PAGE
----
This news of interest page was run by graduate students in the MA in History and MA in Historical Administration programs of the Department of History at Eastern Illinois University from 2008 to 2016. It is now archived. For the latest news, see the Department of History website and follow us on our Facebook page.
From the desk of Dr. David Maurer:
Dr. Carleton E. Curran passed away on November 15, 2015 at his residence. Declining health had finally required hospice care. He was born in Madison, Wisconsin in 1923. In the Fall of 1941 he matriculated at the University of Wisconsin. However, he was soon to enlist in the U.S. Army and served in the 104th Infantry Division in World War II. After the war he returned to the University and acquired his B.A., M.A., and Ph.D. During that time he married Nancy Elisabeth Riedel; she survives as do their two sons, David and Thomas. He taught for 10 years at Arkansas Tech University in Russellville, Arkansas. He then was hired by Eastern Illinois University’s Department of History in 1966 and taught for 28 years, retiring in 1994.
Robert Sterling notes, “Through the many years of relationship with Carl, one thing remained constant: my appreciation of his never ending friendship. The loss is immeasurable.”
Jimmie Franklin remembers that “Carl believed that “analysis” began with an uncluttered understanding of the “facts.” And that is why I think that he produced strong students with an ability to think creatively.”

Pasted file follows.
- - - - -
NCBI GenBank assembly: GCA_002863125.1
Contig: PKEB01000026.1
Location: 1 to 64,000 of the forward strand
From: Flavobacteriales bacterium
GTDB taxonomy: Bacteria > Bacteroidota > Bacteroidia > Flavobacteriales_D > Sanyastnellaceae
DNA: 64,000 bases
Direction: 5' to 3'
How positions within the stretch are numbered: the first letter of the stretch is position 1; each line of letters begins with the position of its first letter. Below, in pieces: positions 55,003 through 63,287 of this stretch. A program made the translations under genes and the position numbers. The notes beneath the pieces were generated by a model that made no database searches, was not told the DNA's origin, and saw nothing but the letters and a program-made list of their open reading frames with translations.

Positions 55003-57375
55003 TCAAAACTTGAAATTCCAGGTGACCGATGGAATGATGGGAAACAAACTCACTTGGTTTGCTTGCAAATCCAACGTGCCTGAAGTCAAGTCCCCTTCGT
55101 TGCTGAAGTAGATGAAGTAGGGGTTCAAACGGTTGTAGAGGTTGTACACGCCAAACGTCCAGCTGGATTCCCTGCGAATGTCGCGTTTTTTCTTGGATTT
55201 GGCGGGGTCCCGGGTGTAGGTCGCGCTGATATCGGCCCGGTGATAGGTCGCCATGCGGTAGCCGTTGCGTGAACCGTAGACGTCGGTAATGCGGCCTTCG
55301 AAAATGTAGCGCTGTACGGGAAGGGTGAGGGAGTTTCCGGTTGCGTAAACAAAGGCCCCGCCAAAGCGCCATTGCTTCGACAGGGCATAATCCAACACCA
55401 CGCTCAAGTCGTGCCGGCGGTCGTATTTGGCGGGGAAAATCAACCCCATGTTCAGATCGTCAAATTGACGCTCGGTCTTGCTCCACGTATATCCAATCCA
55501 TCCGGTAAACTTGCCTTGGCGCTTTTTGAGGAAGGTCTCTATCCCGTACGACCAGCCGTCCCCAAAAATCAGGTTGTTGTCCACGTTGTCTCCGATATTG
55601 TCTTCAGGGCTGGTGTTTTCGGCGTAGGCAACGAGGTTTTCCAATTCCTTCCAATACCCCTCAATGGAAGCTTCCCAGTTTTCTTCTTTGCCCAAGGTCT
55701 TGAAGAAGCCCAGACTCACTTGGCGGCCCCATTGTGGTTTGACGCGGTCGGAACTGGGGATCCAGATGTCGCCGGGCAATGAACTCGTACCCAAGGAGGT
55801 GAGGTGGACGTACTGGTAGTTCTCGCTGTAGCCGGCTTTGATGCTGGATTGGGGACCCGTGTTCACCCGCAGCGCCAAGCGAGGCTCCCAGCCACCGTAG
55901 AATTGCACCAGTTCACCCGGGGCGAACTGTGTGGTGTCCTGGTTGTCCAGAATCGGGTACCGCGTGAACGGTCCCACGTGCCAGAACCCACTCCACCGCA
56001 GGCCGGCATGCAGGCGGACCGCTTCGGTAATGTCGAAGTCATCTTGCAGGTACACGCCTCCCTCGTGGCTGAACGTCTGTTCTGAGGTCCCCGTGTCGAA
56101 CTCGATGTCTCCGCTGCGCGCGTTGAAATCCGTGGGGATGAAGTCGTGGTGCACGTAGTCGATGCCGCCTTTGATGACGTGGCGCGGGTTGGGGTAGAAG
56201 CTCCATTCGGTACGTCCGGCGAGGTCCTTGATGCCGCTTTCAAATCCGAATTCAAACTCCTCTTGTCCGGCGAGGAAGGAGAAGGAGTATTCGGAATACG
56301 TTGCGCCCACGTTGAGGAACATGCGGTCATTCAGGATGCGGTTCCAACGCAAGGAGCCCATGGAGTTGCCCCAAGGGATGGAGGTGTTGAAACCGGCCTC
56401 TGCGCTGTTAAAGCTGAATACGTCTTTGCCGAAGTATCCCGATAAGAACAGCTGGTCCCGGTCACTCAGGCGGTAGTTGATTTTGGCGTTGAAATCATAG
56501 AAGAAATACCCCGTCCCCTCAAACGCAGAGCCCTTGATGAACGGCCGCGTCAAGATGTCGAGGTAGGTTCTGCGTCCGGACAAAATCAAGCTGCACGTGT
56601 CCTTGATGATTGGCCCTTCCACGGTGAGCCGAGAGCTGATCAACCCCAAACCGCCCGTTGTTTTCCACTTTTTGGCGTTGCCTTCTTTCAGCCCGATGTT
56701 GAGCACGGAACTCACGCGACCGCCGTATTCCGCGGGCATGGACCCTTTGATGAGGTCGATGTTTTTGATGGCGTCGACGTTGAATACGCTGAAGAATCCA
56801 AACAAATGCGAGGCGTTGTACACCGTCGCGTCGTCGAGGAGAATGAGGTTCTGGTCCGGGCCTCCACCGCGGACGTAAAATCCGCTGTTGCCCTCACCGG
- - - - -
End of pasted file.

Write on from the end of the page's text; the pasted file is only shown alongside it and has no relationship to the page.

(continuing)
Wolfgang Schlauch remembers that “Carl was a dedicated teacher who care about his students and encouraged them to excel. While travelling in Europe with him he described the horrors of the war and the devastation. In the 1980’s and 1990’s he was able to applaud the rebuilt Europe.”
Charles Titus joined the Department in 1990 and immediately was impressed by Carl’s friendliness and helpfulness. He was always optimistic and upbeat. After retirement Charles continued to enjoy Carl’s good humor and wit.
Newton Key remembers Carl’s innovative teaching techniques and his advice that faculty should “grade what they did write.” Key notes, “A couple of decades letter, this is still good advice, as I continue to try to respond to what the student’s argument and evidence is, rather than what is the ideal in my mind.”
David Maurer has never forgotten that Carl met and counseled students with no thought of the clock. Whatever he could do to encourage his students, he would do. Maurer also knew of the exceptional volunteer work he gave to this church and the local Soup Stop charity. He was outstanding in the University and the community.
An Asian Studies Colloquium, “The roots, context, and impact of the ISIS/ISIL in and beyond the Middle East region,” with panelists Prof. Brian Mann (History), Prof. Hasan F Mavi (Kinesiology), and Prof. Newton Key (History), moderated by Prof. Gordon Tucker (Biology) will take place 5:00-6:30 PM Tuesday, April 14, 2015, 4440 Booth Library Conference Room. Following the panel presentation discussion will take place over pizza and refreshment. All are invited. (Making Sense of the ISIS panel flyer)